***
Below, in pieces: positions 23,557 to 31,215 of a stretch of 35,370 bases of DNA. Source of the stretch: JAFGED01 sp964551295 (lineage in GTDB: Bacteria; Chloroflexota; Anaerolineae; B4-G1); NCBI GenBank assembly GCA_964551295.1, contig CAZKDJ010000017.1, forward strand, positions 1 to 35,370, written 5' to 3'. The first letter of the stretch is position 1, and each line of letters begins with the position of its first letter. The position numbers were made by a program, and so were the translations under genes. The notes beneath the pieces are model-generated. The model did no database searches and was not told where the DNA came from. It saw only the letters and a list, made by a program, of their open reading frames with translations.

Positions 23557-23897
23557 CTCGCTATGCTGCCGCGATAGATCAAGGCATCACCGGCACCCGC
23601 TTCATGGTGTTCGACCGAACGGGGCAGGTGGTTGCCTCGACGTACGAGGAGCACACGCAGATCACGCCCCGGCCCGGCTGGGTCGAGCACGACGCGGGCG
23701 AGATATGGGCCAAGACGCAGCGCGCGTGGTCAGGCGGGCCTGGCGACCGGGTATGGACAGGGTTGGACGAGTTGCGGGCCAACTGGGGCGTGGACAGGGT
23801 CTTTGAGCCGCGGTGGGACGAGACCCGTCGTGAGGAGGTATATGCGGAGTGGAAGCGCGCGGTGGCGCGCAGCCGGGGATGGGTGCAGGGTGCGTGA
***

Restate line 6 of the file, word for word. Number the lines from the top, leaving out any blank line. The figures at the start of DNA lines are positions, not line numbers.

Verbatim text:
23801 CTTTGAGCCGCGGTGGGACGAGACCCGTCGTGAGGAGGTATATGCGGAGTGGAAGCGCGCGGTGGCGCGCAGCCGGGGATGGGTGCAGGGTGCGTGA